The Massachusetts eHealth Institute (MeHI) at MassTech has awarded nearly $200,000 to four qualified EHR vendors to build efficient pathways for Massachusetts behavioral health providers to electronically submit reportable data to the Commonwealth's Children's Behavioral Health Initiative (CBHI). The grants, the result of an open procurement process under MeHI's CBHI CANS (Child and Adolescent Needs and Strengths) Interface Development Grant program, incentivize the four vendors to build new electronic interfaces and connect 12 Massachusetts behavioral health providers, allowing the providers to efficiently submit CBHI reports, replacing a manual process for the roughly 40,000 reports they submit to the Commonwealth annually.
"These awards continue MeHI's focus on improving access and use of technology to help behavioral health practices across Massachusetts," says Laurance Stuntz, MeHI's director. "CANS reports are an important tool to help manage care for some of the state's most vulnerable children, but the manual process took valuable provider time and distracted from patient care. These investments will help automate much of the reporting process, allowing providers to conserve hundreds of staff hours each month and stay focused on patient-care, rather than data entry."
The grant program stemmed from stakeholder meetings sponsored by MeHI which identified inefficiencies in the work flows at behavioral health providers and recognized the role technology could play in alleviating the issue. Based on that input, MeHI developed and launched a Request for Proposals in October 2016 seeking EHR vendors that work with Massachusetts behavioral health providers to develop a new CANS HL7 interface that will extract the CANS data from an organization's EHR system, compile the data according to program specifications, and then automatically submit it to the Commonwealth's CBHI CANS system via the Mass HIway.
After a full review of the proposals, MeHI awarded grants totaling $193,000 to four EHR companies to support development and installation of the interfaces at 12 behavioral health organizations across Massachusetts.
|APPLICANT||AWARD AMOUNT||BEHAVIORAL HEALTH Partners|
1. Bay State Community Services
1. The Edinburg Center
1. Amesbury Psychological Center
1. Youth Opportunities Upheld, Inc
The CBHI system is a court-mandated program in Massachusetts that requires clinicians providing behavioral health services to children under the age of 21 to submit critical patient data so that the state can accurately assess the needs of this patient population. CBHI's mission is to ensure that children under the MassHealth system who have significant behavioral, emotional, and mental health needs receive the services they need to ensure success at home, at school, in the community, and throughout their everyday life.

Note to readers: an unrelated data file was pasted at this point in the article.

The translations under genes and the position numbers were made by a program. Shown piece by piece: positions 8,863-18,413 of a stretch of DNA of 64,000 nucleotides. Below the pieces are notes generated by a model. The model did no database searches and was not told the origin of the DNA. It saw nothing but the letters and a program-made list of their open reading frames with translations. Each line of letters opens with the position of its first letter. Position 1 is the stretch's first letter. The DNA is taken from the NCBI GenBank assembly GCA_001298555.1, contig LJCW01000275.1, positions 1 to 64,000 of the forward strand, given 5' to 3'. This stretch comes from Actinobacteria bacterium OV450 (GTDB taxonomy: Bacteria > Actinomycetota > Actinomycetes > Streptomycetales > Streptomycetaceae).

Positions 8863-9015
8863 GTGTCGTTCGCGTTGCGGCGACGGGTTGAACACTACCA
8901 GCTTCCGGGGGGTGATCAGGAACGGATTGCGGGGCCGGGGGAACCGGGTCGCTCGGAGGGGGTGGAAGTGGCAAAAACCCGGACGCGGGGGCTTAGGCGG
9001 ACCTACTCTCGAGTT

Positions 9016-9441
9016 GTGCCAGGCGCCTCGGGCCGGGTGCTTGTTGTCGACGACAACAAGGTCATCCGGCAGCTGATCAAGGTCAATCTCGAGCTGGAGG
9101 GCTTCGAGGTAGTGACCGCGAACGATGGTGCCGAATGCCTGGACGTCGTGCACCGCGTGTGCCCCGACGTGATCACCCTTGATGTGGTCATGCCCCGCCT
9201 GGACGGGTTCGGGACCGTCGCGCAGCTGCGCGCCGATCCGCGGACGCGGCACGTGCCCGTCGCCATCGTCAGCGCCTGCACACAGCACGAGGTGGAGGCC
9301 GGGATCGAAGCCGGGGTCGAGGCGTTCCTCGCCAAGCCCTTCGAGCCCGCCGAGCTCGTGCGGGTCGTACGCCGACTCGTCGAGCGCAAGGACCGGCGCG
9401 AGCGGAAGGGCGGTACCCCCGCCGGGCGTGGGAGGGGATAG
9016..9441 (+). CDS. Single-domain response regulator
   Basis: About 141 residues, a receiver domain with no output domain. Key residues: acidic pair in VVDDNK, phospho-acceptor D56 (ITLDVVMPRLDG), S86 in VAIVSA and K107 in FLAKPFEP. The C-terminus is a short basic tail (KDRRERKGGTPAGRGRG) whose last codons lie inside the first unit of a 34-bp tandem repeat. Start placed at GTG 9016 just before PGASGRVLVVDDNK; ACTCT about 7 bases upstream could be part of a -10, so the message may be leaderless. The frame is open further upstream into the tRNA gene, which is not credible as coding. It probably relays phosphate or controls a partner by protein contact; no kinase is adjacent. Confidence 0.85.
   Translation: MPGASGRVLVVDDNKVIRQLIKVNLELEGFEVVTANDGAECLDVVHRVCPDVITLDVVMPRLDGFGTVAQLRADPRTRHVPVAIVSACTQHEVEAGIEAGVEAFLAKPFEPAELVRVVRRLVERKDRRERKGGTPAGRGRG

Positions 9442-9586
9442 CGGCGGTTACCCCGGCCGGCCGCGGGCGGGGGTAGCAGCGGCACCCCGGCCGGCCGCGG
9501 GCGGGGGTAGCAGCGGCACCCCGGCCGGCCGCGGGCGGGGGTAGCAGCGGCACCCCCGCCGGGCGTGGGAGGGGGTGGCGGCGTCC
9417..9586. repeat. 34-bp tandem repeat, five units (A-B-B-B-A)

The MeHI program is estimated to impact over one-fifth of the 15,000 CANS reports that are submitted monthly to CBHI from across the Commonwealth. To address this reporting requirement in the past, clinicians gathered patient data via the CANS assessment tool that was tracked in their EHR system and then manually reentered that same information into the Commonwealth's "Virtual Gateway" in order to submit the information to the state, a process which takes two hours of staff time per patient per quarter, making it extremely time-intensive and open to data-submission errors.
"From what I can see already, this upgrade will have a tremendous benefit to how we handle patient records," says Scott Turton, MSW, LICSW, director of health information systems at Gosnold on Cape Cod. "Before it was a very involved, multistep process to submit these reports. This new interface is much more streamlined, as the data is pulled directly from the patient's existing electronic record, compiled by this new interface, and then submitted from the new interface directly to the state."
"Now more than ever, we need to find ways to use technology to help clinicians better manage, track, and provide enhanced services to children and their families dealing with significant behavioral, emotional, and mental health needs," says Marylou Sudders, Massachusetts Secretary of Health and Human Services. "By investing in digital health solutions such as these, we can leverage providers' electronic health records and ease the reporting demands on the providers that are treating these kids, allowing these organizations to place more effort where it matters, on day-to-day treatment and case management."
MeHI's grant program incentivizes national vendors to dedicate resources towards this Massachusetts specific initiative to alleviate one of the challenges experienced by the behavioral health provider community serving MassHealth children and youth. Not only will the vendors build the interface on the client side but they will also establish the connection needed for the upload to occur, and will continue supporting these clients for two years to ensure the system operates properly.
Source: Massachusetts eHealth Institute